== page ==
The Supreme Court has spoken: Now what?

Like many of you, I was in a meeting Thursday morning when one of the smart phones pinged with news of the Supreme Court’s ruling on the Affordable Care Act. And, I would imagine, like many of you, we stopped what we were doing to talk about it. No surprise there since this has been on the minds of all of us in healthcare and of many, if not most, of our fellow Americans. After all, no less perhaps than the future makeup of U.S. healthcare was at stake.

So, now that there is a decision, what does it mean? Well, regardless of political leanings or personal opinions, there are two main points of consensus, in my opinion:

#1 – At some basic level, there is some intrinsic value in a decision irrespective of the content of such decision. There is now at least a partially known landscape and with this relative clarity, we can leave behind any stasis stemming from uncertainty and move forward with steadier steps.

#2 – To some degree, the outcome didn’t matter (while, of course, to some degree it does very much). What I mean by this is that the macro trends that we have already seen were not going to change regardless of how the Supreme Court decided — trends such as the direction towards larger health systems with more points of care, more care delivery in non-acute settings and the concept of pushing care deeper into the community for full life-cycle engagement with patients.

But, having said that, there are certain things that may now change. It will be interesting to see how these unfold and will be harder to have consensus on these points. Still, I found a few comments heartening:

Moody’s investor service issued a statement that said that the impact of the decision will be neutral to slightly positive economically for the healthcare industry because expansion of insurance coverage “will lessen hospital operators’ exposure to bad debts, which in turn will improve margins and cash flow at for-profit hospitals.”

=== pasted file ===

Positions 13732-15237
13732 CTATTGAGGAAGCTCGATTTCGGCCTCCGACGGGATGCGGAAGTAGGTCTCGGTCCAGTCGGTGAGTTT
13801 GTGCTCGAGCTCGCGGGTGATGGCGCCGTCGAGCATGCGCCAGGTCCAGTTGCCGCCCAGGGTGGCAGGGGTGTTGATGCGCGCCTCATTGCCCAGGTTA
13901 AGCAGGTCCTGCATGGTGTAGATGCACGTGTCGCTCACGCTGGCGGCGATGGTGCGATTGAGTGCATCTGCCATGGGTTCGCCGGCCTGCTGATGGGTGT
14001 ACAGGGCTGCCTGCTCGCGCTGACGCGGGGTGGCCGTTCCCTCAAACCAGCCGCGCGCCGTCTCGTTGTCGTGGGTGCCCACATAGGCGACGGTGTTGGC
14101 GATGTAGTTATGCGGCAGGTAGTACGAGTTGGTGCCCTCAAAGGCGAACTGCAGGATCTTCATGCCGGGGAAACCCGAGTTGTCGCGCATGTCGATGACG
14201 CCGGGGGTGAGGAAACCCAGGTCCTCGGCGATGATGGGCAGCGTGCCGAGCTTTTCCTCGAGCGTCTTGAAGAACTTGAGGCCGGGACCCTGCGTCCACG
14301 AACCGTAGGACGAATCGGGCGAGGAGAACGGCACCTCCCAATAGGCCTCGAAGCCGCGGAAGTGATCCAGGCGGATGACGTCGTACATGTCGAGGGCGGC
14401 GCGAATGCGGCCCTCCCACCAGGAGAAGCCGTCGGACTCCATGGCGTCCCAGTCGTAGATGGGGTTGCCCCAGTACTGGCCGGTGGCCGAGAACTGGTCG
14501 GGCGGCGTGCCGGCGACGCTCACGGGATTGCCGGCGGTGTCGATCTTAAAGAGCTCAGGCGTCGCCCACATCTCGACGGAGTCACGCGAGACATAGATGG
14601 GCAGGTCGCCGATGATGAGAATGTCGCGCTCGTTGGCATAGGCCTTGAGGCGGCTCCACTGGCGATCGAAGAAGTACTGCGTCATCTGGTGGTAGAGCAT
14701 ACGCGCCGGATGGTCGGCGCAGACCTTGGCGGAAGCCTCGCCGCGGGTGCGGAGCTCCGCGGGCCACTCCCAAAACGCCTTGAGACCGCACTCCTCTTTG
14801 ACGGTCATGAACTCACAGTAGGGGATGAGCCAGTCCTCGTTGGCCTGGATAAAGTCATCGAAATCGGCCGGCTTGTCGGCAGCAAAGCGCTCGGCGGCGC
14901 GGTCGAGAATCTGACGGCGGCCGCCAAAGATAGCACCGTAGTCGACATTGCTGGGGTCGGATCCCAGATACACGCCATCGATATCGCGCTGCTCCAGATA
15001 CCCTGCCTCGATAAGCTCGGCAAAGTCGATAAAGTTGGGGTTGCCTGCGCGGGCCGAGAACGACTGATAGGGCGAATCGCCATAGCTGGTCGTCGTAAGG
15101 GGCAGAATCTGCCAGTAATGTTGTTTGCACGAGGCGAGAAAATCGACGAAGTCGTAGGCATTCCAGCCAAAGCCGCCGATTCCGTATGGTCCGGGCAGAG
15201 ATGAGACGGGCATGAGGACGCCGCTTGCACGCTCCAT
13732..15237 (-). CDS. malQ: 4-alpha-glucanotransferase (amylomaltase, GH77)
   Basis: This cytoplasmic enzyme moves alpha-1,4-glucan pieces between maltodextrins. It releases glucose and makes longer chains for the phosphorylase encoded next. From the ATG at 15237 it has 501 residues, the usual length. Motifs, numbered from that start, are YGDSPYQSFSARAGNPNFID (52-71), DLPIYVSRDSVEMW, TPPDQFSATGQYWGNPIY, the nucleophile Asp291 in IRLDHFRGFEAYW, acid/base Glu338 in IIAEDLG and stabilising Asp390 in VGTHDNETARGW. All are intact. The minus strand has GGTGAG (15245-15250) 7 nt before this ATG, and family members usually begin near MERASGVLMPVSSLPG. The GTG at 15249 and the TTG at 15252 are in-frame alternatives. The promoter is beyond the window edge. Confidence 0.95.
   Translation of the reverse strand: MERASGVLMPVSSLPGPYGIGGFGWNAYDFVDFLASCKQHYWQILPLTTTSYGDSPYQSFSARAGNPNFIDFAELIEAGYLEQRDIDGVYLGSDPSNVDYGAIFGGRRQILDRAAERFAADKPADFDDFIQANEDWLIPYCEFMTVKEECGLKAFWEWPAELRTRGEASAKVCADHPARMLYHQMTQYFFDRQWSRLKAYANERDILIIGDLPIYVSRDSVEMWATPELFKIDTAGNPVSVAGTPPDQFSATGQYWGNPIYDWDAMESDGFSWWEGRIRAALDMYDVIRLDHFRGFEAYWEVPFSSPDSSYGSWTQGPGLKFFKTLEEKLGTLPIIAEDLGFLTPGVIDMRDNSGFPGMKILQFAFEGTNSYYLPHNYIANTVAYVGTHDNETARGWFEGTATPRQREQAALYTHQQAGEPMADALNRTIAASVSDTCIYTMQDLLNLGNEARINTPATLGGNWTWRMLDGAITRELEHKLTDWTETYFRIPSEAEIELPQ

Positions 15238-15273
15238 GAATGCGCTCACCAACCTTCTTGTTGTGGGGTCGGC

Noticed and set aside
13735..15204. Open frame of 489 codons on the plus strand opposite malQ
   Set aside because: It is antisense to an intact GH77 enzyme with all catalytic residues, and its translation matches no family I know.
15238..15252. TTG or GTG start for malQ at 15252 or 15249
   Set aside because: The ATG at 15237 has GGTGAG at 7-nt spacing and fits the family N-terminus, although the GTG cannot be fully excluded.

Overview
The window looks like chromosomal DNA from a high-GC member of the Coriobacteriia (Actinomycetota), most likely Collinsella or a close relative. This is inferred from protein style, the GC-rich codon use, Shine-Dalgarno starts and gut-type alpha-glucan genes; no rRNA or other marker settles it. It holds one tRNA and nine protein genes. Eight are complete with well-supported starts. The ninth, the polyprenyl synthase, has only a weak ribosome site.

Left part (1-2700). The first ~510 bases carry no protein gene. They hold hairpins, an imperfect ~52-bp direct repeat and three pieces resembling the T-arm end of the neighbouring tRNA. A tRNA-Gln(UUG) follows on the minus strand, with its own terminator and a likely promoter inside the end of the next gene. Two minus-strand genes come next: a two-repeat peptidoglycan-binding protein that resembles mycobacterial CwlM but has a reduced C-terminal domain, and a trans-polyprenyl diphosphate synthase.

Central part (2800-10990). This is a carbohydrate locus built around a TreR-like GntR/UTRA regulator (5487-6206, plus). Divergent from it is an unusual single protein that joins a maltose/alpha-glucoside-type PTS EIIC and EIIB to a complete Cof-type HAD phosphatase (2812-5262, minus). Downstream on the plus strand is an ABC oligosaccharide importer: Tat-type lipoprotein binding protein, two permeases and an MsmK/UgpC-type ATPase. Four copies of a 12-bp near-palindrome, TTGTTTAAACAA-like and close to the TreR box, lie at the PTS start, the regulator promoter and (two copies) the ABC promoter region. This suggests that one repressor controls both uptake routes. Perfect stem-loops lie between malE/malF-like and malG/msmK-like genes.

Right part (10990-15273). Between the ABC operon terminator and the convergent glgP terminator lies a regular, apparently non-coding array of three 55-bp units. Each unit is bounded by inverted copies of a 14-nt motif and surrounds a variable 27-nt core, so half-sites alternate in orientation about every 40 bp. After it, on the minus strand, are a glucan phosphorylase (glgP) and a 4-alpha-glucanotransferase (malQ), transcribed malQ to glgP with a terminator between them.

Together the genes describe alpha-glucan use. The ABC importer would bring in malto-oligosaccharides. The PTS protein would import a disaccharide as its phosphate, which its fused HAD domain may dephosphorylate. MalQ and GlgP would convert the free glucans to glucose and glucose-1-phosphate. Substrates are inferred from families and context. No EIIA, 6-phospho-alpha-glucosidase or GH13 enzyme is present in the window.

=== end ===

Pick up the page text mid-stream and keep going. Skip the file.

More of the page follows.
The President of Premier Healthcare Alliance issued a statement that the Affordable Care Act’s quality requirements, such as hospital value-based purchasing rules, creation of Medicare-based accountable care organizations and national pilots to test bundled payments “are important policy levers that are moving healthcare forward, and each of these enhancements has strong public and bipartisan support. Similarly, the creation of the CMS Innovation Center and increased investment in the development of quality measures are also necessary to increase transparency, reduce care variation and avoid unnecessary healthcare costs.

“Healthcare is our nation’s top economic issue, and the Court’s decision will help ensure that there is no loss of momentum … to improve the quality and affordability of care for Americans.”

All in all, we all within the industry have been talking for a long time about the need for a change in care delivery, alignment of incentives and economics. And this is a step. Whether it is viewed as a step forward or back will vary based upon personal and political views, but regardless, it is a step and having taken it creates an opportunity to take another one. I for sure will be interested to see how all of this unfolds and look forward to the challenge.

 

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